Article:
Talk

Advanced search

Ungrateful child

(87 Posts)
bridgetjonesmassivepants Thu 23-Feb-17 10:58:02

Daughter is at a dance workshop so said that younger son and I could go and see the new Batman film. Son excited, booked tickets for today.

When it came to getting near to leaving the house son starts moaning and saying that he can't be bothered and wants to stay at home. (He's 8)

I get really cross, walk away to calm down and come back and say he is being ungrateful that lots of kids would love to have a treat like this and that we are no longer going and that he is to leave me alone for the next three hours.

Backstory is that he never wants to leave the house and is always whining when we leave it - it's like being under house arrest. I just thought it would be nice to do something fun together as we have been in the house a bit and daughter is having a treat at the workshop.

AIBU in not dragging him to the cinema?
Now passively aggressively hovering the house instead...

DontTouchTheMoustache Thu 23-Feb-17 11:00:24

Why doesn't he want to leave the house? Could he be suffering from some sort of anxiety?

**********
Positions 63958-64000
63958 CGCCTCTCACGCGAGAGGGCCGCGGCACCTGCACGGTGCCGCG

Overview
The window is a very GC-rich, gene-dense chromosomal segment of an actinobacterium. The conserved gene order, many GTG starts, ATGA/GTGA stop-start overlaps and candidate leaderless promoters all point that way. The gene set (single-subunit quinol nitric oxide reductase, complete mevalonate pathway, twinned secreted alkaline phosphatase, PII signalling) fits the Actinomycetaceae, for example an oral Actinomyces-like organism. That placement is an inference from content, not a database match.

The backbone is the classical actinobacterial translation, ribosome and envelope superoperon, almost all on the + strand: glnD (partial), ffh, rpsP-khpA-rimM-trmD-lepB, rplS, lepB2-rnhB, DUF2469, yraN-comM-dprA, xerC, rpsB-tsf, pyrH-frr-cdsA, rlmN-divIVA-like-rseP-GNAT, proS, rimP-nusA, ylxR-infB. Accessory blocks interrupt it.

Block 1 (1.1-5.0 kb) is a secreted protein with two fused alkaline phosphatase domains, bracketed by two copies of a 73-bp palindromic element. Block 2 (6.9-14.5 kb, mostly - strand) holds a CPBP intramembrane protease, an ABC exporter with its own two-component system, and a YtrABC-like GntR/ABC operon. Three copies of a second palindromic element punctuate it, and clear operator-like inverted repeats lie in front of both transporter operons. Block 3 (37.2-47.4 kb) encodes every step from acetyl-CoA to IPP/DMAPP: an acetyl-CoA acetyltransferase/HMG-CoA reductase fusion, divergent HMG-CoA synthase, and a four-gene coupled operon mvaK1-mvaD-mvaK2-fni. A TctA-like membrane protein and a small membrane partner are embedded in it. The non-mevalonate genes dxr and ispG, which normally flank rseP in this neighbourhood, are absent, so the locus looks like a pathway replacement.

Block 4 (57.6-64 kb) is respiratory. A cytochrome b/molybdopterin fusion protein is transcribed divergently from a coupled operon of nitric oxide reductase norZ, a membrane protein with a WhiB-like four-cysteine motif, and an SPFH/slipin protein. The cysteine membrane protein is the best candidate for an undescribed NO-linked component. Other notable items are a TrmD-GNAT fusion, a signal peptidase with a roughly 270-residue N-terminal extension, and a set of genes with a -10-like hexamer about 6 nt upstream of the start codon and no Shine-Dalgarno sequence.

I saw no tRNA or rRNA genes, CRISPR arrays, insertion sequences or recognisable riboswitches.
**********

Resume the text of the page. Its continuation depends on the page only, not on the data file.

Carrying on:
bridgetjonesmassivepants Thu 23-Feb-17 11:02:15

No anxiety, happy, popular child. Just likes slouching around at home and watching YouTube / playing Lego etc. Obviously don't mind this but thought it would be nice to leave the house once in a while for a treat!

OpalFruitsMarathonsandSpira Thu 23-Feb-17 11:03:38

Does he have something very attractive to keep him at home (e.g. Video games, Legos he just loves?)

If so, I would ban that thing for the day and then see what his thinking was about heading out to the cinema.

OpalFruitsMarathonsandSpira Thu 23-Feb-17 11:03:55

X post.

DonkeysDontRideBicycles Thu 23-Feb-17 11:08:25

You say he was enthusiastic initially so having bought the tickets, I would have insisted on going, he might have snapped out of it once there.

Unless he's coming down with something health-wise.

lia66 Thu 23-Feb-17 11:12:48